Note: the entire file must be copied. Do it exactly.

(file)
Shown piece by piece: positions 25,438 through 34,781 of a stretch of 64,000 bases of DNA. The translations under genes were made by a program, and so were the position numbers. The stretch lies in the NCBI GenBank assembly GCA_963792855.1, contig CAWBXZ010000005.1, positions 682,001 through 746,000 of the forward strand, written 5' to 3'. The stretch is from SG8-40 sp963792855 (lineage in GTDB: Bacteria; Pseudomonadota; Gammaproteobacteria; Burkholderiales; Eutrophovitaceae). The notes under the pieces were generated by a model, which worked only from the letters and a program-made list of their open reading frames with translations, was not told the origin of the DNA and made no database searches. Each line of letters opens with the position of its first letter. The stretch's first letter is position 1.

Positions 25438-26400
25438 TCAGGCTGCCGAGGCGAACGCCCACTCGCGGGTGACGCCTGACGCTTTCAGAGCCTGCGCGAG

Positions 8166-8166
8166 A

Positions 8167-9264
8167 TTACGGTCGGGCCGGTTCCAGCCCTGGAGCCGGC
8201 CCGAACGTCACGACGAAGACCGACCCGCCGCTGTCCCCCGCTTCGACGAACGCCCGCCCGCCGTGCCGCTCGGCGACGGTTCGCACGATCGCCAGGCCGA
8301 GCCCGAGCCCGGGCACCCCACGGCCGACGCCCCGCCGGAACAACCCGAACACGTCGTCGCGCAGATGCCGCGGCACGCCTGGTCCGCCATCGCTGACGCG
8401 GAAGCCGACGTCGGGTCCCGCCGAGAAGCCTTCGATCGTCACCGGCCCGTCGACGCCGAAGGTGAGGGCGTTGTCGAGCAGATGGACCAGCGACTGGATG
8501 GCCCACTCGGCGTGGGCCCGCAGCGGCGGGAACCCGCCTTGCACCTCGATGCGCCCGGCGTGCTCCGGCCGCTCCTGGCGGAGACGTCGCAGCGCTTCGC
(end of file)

Shown piece by piece: positions 25,438 through 34,781 of a stretch of 64,000 bases of DNA. The translations under genes were made by a program, and so were the position numbers. The stretch lies in the NCBI GenBank assembly GCA_963792855.1, contig CAWBXZ010000005.1, positions 682,001 through 746,000 of the forward strand, written 5' to 3'. The stretch is from SG8-40 sp963792855 (lineage in GTDB: Bacteria; Pseudomonadota; Gammaproteobacteria; Burkholderiales; Eutrophovitaceae). The notes under the pieces were generated by a model, which worked only from the letters and a program-made list of their open reading frames with translations, was not told the origin of the DNA and made no database searches. Each line of letters opens with the position of its first letter. The stretch's first letter is position 1.

Positions 25438-26400
25438 TCAGGCTGCCGAGGCGAACGCCCACTCGCGGGTGACGCCTGACGCTTTCAGAGCCTGCGCGAG

Positions 8166-8166
8166 A

Positions 8167-9264
8167 TTACGGTCGGGCCGGTTCCAGCCCTGGAGCCGGC
8201 CCGAACGTCACGACGAAGACCGACCCGCCGCTGTCCCCCGCTTCGACGAACGCCCGCCCGCCGTGCCGCTCGGCGACGGTTCGCACGATCGCCAGGCCGA
8301 GCCCGAGCCCGGGCACCCCACGGCCGACGCCCCGCCGGAACAACCCGAACACGTCGTCGCGCAGATGCCGCGGCACGCCTGGTCCGCCATCGCTGACGCG
8401 GAAGCCGACGTCGGGTCCCGCCGAGAAGCCTTCGATCGTCACCGGCCCGTCGACGCCGAAGGTGAGGGCGTTGTCGAGCAGATGGACCAGCGACTGGATG
8501 GCCCACTCGGCGTGGGCCCGCAGCGGCGGGAACCCGCCTTGCACCTCGATGCGCCCGGCGTGCTCCGGCCGCTCCTGGCGGAGACGTCGCAGCGCTTCGC